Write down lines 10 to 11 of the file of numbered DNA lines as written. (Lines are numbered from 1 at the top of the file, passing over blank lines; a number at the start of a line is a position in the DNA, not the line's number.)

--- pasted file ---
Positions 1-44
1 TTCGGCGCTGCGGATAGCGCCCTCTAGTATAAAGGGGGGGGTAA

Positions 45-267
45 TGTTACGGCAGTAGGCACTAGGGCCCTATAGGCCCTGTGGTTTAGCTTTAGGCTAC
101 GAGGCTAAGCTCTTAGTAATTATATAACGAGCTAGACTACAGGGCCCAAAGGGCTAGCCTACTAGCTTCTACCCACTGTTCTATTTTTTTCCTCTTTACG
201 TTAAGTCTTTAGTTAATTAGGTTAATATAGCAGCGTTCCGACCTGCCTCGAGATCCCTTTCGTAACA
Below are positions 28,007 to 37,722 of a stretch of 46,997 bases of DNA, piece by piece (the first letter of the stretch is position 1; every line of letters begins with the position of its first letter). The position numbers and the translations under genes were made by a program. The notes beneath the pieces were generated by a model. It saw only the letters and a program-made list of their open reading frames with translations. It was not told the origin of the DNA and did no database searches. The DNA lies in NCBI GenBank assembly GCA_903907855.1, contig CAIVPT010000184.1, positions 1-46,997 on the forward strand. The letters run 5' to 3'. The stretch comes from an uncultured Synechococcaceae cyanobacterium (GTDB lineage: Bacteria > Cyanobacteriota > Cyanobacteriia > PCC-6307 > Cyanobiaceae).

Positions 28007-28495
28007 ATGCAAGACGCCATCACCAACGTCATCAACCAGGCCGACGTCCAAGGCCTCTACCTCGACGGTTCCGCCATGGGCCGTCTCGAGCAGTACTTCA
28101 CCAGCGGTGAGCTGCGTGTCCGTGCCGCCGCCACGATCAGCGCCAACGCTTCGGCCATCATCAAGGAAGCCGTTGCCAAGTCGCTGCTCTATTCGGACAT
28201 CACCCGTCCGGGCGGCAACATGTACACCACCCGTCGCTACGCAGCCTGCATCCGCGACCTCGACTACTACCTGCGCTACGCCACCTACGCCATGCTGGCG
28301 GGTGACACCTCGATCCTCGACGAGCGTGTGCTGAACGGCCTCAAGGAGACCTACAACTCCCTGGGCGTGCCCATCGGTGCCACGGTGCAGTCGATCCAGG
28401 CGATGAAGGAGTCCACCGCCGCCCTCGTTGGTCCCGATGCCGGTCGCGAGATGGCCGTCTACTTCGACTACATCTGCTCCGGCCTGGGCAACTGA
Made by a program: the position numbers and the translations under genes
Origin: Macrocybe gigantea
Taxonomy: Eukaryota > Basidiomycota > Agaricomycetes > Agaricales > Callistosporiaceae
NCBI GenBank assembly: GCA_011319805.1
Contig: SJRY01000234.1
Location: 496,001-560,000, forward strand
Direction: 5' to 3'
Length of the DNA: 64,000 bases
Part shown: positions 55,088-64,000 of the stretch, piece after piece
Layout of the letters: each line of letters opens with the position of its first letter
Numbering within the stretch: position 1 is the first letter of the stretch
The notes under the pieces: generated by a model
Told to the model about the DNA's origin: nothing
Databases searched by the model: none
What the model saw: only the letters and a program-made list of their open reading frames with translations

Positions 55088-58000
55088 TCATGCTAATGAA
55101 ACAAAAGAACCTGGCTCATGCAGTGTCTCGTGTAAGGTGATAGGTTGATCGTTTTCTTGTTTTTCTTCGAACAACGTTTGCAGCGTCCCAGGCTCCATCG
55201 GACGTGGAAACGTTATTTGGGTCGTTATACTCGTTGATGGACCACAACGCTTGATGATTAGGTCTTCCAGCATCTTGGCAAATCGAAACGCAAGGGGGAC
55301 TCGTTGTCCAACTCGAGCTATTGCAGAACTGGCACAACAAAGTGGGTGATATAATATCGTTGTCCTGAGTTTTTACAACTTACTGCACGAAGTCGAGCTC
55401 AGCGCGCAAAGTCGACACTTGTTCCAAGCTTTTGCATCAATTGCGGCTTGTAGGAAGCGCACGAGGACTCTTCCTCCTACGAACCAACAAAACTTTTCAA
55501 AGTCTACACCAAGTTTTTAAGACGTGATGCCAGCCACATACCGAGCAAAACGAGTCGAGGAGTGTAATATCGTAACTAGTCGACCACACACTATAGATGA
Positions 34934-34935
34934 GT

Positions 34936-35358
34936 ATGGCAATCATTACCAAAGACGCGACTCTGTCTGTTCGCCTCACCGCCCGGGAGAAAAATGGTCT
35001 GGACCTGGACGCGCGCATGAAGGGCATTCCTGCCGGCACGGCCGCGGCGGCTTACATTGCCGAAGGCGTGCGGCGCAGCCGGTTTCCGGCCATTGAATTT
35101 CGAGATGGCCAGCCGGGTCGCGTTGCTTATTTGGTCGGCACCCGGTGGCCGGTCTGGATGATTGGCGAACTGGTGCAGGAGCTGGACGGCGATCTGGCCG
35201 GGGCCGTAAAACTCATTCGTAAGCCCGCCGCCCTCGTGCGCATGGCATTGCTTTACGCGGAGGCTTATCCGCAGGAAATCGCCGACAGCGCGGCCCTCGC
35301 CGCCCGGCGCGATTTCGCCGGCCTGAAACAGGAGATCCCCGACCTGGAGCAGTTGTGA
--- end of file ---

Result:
28101 CCAGCGGTGAGCTGCGTGTCCGTGCCGCCGCCACGATCAGCGCCAACGCTTCGGCCATCATCAAGGAAGCCGTTGCCAAGTCGCTGCTCTATTCGGACAT
28201 CACCCGTCCGGGCGGCAACATGTACACCACCCGTCGCTACGCAGCCTGCATCCGCGACCTCGACTACTACCTGCGCTACGCCACCTACGCCATGCTGGCG